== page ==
By BRIAN MAHONEY, AP Basketball Writer 12 hours, 16 minutes ago
NEW YORK (AP)—NBA owners and players will resume talks toward a new collective bargaining agreement Monday, a month after the lockout started, people with knowledge of the plans said Wednesday.
Though representatives from the sides have been talking and met on multiple occasions since July 1, this will be the first meeting to include Commissioner David Stern, union executive director Billy Hunter and president Derek Fisher(notes) of the Lakers, and owners, the people told The Associated Press. They spoke on condition of anonymity because the talks are supposed to be confidential.
The sides were still far apart on numerous economic issues when owners voted to lock out the players when the old collective bargaining agreement expired at the end of the day June 30.
The first full meeting after the lockout in the summer of 1998 also came in early August, and the NBA went on to lose games to a work stoppage for the only time.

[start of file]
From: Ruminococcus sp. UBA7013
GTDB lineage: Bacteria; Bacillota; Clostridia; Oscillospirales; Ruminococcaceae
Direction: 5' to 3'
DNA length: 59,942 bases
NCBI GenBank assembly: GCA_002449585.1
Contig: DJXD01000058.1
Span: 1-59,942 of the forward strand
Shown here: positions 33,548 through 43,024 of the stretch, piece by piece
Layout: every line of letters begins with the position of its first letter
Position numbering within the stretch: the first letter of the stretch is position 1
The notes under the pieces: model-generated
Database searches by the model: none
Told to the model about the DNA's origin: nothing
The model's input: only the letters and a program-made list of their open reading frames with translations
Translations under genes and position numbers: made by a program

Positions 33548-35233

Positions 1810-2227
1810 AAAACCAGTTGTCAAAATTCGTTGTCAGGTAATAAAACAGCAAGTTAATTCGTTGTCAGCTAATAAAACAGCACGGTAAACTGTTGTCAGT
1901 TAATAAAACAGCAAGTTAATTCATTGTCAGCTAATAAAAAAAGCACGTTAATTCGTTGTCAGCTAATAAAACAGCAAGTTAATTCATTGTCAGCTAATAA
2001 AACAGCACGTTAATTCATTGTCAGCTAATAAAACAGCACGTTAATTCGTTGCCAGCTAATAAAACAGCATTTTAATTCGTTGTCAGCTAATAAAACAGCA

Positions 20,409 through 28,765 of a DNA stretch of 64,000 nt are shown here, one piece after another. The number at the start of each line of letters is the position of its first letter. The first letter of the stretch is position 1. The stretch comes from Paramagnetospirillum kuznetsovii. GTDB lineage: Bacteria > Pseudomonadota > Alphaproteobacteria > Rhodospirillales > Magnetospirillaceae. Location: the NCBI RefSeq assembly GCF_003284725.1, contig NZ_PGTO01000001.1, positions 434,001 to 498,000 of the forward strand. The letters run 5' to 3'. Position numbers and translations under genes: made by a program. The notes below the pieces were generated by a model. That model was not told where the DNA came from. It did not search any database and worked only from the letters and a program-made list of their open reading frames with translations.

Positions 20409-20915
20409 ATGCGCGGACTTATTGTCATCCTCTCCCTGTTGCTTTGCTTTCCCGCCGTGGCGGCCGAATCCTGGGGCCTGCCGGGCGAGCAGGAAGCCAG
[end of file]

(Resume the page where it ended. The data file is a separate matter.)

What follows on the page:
That possibility looms again, with owners seeking significant changes to the division of revenues, salary cap and other financial areas. The league says it lost about $300 million last season and has no chance to make a profit under the old system, which guaranteed the players 57 percent of basketball-related income.
Players offered to reduce that to 54.3 percent, but say the owners’ last proposal for a new CBA would cut their guarantee to around 40 percent.
The NBA has released its 2011-12 schedule, which would begin on Nov. 1, but that would be jeopardized if the sides can’t start chipping away at their differences soon. Hunter indicated after the last talks that perhaps they could start with something besides the finances when talks resumed, since they could never get past that hurdle and onto other things previously.
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